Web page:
Once he is going to bed with the new routine then slowly move his bedtime back down. When you are trying to shift a child's sleep schedule it can often be hard to just put them to bed an hour or two earlier right away, as their body/natural rytum is not set to fall asleep then. So first move him back to when he was falling asleep in front of the TV and then move bedtime 10 minutes a day or something until it is where you want it. However, a good bedtime is based on your child getting the right amount of sleep overall and being tired when it is time to sleep. If you move it to early for him he may not be able to fall asleep then and that can cause power struggles as he just can't do it.

Ferber also has chapters on natural rytums and shifting sleep schedules. Honestly, it's a really good book. And make your husband read it. It's important he understand and get on board with being a good parent rather then one who just does what is easy. You have a special needs child and you can't carry the whole workload by yourself. He may think he is being nice to your son but he is actually creating problems for him. Have him read the chapter on sleep association and the chapter on limit setting as these will help him understand why how he has been handling this is not good for his child.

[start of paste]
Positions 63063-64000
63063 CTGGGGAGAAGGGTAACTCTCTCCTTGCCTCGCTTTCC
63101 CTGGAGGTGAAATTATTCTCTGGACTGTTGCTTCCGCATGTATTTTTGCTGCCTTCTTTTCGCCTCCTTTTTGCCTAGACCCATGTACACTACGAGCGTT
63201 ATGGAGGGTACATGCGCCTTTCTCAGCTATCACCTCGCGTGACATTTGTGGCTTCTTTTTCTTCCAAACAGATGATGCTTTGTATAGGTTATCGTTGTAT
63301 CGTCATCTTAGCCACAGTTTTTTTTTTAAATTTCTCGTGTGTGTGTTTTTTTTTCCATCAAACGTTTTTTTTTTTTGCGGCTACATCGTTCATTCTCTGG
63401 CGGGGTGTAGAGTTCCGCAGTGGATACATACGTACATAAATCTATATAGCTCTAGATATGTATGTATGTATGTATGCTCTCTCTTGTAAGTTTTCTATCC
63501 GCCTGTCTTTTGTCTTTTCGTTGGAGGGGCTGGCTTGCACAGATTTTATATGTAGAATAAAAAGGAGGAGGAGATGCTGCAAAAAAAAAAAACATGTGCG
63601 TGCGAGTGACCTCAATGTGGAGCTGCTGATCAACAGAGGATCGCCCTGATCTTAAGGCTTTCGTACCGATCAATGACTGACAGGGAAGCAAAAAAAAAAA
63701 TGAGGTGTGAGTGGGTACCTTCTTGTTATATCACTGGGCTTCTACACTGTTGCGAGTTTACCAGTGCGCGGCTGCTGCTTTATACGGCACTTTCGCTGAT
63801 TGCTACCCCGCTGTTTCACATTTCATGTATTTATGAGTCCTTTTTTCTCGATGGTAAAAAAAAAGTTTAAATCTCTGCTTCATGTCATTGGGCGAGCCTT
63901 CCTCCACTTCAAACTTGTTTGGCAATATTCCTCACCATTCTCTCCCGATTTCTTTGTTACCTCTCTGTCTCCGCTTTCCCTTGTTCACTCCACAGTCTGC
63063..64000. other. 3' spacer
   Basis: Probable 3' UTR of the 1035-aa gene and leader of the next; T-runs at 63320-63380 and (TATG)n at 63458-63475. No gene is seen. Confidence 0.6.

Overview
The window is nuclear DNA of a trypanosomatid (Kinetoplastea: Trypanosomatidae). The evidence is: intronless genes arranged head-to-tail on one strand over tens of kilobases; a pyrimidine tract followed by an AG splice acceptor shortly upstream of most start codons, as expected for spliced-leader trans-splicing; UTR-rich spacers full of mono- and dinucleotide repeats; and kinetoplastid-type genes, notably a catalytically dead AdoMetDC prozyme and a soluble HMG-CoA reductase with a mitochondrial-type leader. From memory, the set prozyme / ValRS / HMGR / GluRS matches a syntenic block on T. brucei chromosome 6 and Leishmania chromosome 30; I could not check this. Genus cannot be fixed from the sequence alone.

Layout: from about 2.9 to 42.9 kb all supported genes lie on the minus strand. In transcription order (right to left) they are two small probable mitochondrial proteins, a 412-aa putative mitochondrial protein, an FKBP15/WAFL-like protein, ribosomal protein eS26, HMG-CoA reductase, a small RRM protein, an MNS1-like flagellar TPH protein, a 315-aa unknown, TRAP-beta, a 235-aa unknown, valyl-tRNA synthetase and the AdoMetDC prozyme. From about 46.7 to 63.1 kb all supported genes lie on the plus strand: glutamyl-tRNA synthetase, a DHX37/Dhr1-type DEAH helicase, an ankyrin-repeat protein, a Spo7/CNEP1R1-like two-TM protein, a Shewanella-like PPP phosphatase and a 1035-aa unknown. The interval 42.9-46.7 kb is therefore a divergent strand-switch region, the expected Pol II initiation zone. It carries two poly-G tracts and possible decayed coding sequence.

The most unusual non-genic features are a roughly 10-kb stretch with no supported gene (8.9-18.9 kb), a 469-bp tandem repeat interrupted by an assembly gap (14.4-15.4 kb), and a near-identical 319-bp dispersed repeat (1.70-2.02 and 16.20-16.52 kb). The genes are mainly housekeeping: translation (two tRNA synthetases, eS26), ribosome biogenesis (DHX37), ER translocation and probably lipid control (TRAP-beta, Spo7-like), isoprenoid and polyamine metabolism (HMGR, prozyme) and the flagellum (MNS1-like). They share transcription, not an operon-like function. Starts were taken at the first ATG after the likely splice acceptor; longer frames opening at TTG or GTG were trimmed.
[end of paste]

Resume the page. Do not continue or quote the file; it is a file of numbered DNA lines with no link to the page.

u/drfrank · 9 pointsr/Parenting

Many, many parents have a similar experience. I include myself in that category, and this period was one of the worst in my life. The way that you describe "ferberizing" as neglect makes me think that you haven't actually read Ferber's book. I strongly recommend that you do; the data and model of sleep that he describes will be useful even if you still reject his technique.